Sci-fi themed Coheed & Cambria rocks Ogden
COHEED TELLS ANOTHER TALE OF SIRIUS
Published: Wednesday, February 20, 2013
Updated: Wednesday, February 20, 2013 02:02
Hands held tightly to precious Coheed & Cambria tickets in front of the Ogden Theatre. Adrenaline-pumped fans stood shivering in brisk cold and waited until they were granted passage to warmth and rock music melodies.
Sharp, resonating tones cut through thrums of ebbing beats while synthesized keyboard rippled over the crowd-packed Ogden Theatre. Trance metal instrumental opening band Russian Circles emerged. With periodic drops of guitar and drums into heavy riffs, Russian Circles fitfully started the metal-filled evening.
Thick winter beards, septum piercings, Gaelic tattoos, plaid t-shirts, and club dresses adorned the masses. With little movement between sets, the eclectic crowd stilled when Coheed & Cambria graced the stage.
Piercing vocals belted “Pretelethal” from the new album The Afterman: Descension. The contralto voice of Claudio Sanchez is a surprising feat coming from such a grizzly face.
By the second song a girl fight erupted in a fury of blond and black, knocking everyone in the middle balcony row into a sideways domino tumble of muffled cursing. Spilled beer splashed and ice scattered as if choreographed to a Coheed & Cambria soundtrack.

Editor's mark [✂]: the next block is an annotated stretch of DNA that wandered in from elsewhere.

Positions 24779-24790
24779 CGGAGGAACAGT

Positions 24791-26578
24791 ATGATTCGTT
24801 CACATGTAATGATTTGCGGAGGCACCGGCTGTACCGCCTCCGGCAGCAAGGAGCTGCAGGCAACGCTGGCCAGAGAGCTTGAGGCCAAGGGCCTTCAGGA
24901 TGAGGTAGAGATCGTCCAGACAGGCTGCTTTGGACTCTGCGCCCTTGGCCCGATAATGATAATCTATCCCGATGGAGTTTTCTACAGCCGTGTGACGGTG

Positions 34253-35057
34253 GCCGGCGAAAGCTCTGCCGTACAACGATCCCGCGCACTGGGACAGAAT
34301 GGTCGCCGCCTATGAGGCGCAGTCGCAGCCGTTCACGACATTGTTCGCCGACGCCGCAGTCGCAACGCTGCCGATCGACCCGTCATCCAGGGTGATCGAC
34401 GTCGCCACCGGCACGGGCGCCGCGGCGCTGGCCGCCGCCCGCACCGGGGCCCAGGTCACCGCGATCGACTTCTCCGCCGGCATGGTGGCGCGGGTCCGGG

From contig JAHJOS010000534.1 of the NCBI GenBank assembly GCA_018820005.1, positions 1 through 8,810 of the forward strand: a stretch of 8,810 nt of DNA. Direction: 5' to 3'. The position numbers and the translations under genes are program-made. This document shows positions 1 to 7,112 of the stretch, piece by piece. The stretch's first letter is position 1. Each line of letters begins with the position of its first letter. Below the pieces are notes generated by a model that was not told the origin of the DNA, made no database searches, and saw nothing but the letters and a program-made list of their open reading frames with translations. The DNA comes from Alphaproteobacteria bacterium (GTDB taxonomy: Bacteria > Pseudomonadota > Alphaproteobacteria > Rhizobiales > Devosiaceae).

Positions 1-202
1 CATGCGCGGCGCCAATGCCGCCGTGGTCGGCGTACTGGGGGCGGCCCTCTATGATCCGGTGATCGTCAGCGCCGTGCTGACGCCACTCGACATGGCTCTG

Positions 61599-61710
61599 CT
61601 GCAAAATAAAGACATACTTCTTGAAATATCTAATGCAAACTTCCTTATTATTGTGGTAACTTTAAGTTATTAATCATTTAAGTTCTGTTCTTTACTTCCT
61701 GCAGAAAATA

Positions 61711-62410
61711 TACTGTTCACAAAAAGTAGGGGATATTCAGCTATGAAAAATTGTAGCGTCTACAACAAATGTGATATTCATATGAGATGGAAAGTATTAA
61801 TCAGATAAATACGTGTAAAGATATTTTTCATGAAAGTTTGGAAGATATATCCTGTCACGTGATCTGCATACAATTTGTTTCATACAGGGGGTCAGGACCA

After a calm of black on stage, the double triangle symbol on the wall behind the drums illuminated neon violet with firefly-like speckles of green for “A Favor House Atlantic.” The band cut sound to let the audience sing back to complete the chorus of the fan favorite. By “No World For Tomorrow,” the head banging fell into unison like a sweep of wind whipping over grass.
Computerized voices paired with synthesized explosions and reverberations set the sci-fi theme. Neon purple lights illuminated white-washed female mannequins and complicated light projections meandered across the ceiling. Video projections of album art created surrealistic representations of the already narrative albums.
Clarity of the lyrics in “Key Entity Extration IV: Evagria The Faithful” was balanced by the precision of Josh Eppard’s percussion skills. The song was carried by the subtle beats picked up by Travis Stever on guitar and Zach Cooper on bass into an ethereal uplift. Colorful circular patterns twirled on the ceiling to highlight rising smoke for the final song.
That night, crowd cheers and pleas seemed to bring back the music, and Coheed stepped out for a grand encore. Starting with slow momentum, Sanchez built up acoustic strumming in “Wake Up.” With tender, but not too sweet undertones, it was a fitting song to sing to the Valentine’s Day crowd.
The final song, “Welcome Home,” brought about the moment everyone was waiting for—Sanchez showing off. Like the raw talented beast he is, Sanchez decided to play his double neck guitar behind his mane of hair while hashing out climatic solos. As if that wasn’t enough, he played with his teeth.
The performance left viewers in a state of muzzy shock. As the neon strobes wore off, and the smoke cleared, dazed fans herded toward the door and out into a brisk cold—leaving a feeling of an eerie other-worldliness.